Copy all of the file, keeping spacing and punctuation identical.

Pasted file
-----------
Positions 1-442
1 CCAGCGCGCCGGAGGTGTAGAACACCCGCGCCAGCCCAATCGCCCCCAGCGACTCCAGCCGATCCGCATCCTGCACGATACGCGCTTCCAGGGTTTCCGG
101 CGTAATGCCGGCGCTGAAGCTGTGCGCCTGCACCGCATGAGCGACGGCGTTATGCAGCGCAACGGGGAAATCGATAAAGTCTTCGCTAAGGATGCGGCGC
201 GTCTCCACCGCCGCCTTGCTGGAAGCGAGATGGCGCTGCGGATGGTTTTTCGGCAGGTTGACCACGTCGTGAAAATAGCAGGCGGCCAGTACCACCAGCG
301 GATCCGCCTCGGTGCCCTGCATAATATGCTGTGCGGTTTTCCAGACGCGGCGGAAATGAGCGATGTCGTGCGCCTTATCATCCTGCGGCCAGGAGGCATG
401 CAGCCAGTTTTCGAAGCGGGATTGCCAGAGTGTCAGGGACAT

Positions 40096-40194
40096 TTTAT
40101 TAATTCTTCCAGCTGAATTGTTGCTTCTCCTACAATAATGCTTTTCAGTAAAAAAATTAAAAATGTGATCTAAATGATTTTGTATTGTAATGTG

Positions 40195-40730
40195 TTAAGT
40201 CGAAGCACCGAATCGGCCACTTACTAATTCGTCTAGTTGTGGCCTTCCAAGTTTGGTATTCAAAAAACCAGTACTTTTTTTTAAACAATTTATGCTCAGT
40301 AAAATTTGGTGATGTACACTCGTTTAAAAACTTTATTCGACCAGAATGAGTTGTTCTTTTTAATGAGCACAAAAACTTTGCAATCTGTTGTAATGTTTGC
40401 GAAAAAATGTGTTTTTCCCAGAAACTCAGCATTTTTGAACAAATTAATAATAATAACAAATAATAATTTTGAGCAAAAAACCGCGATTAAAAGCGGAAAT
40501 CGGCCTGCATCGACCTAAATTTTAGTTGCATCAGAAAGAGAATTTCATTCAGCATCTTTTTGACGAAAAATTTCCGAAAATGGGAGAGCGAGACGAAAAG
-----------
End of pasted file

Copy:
Positions 1-442
1 CCAGCGCGCCGGAGGTGTAGAACACCCGCGCCAGCCCAATCGCCCCCAGCGACTCCAGCCGATCCGCATCCTGCACGATACGCGCTTCCAGGGTTTCCGG
101 CGTAATGCCGGCGCTGAAGCTGTGCGCCTGCACCGCATGAGCGACGGCGTTATGCAGCGCAACGGGGAAATCGATAAAGTCTTCGCTAAGGATGCGGCGC
201 GTCTCCACCGCCGCCTTGCTGGAAGCGAGATGGCGCTGCGGATGGTTTTTCGGCAGGTTGACCACGTCGTGAAAATAGCAGGCGGCCAGTACCACCAGCG
301 GATCCGCCTCGGTGCCCTGCATAATATGCTGTGCGGTTTTCCAGACGCGGCGGAAATGAGCGATGTCGTGCGCCTTATCATCCTGCGGCCAGGAGGCATG
401 CAGCCAGTTTTCGAAGCGGGATTGCCAGAGTGTCAGGGACAT

Positions 40096-40194
40096 TTTAT
40101 TAATTCTTCCAGCTGAATTGTTGCTTCTCCTACAATAATGCTTTTCAGTAAAAAAATTAAAAATGTGATCTAAATGATTTTGTATTGTAATGTG

Positions 40195-40730
40195 TTAAGT
40201 CGAAGCACCGAATCGGCCACTTACTAATTCGTCTAGTTGTGGCCTTCCAAGTTTGGTATTCAAAAAACCAGTACTTTTTTTTAAACAATTTATGCTCAGT
40301 AAAATTTGGTGATGTACACTCGTTTAAAAACTTTATTCGACCAGAATGAGTTGTTCTTTTTAATGAGCACAAAAACTTTGCAATCTGTTGTAATGTTTGC
40401 GAAAAAATGTGTTTTTCCCAGAAACTCAGCATTTTTGAACAAATTAATAATAATAACAAATAATAATTTTGAGCAAAAAACCGCGATTAAAAGCGGAAAT
40501 CGGCCTGCATCGACCTAAATTTTAGTTGCATCAGAAAGAGAATTTCATTCAGCATCTTTTTGACGAAAAATTTCCGAAAATGGGAGAGCGAGACGAAAAG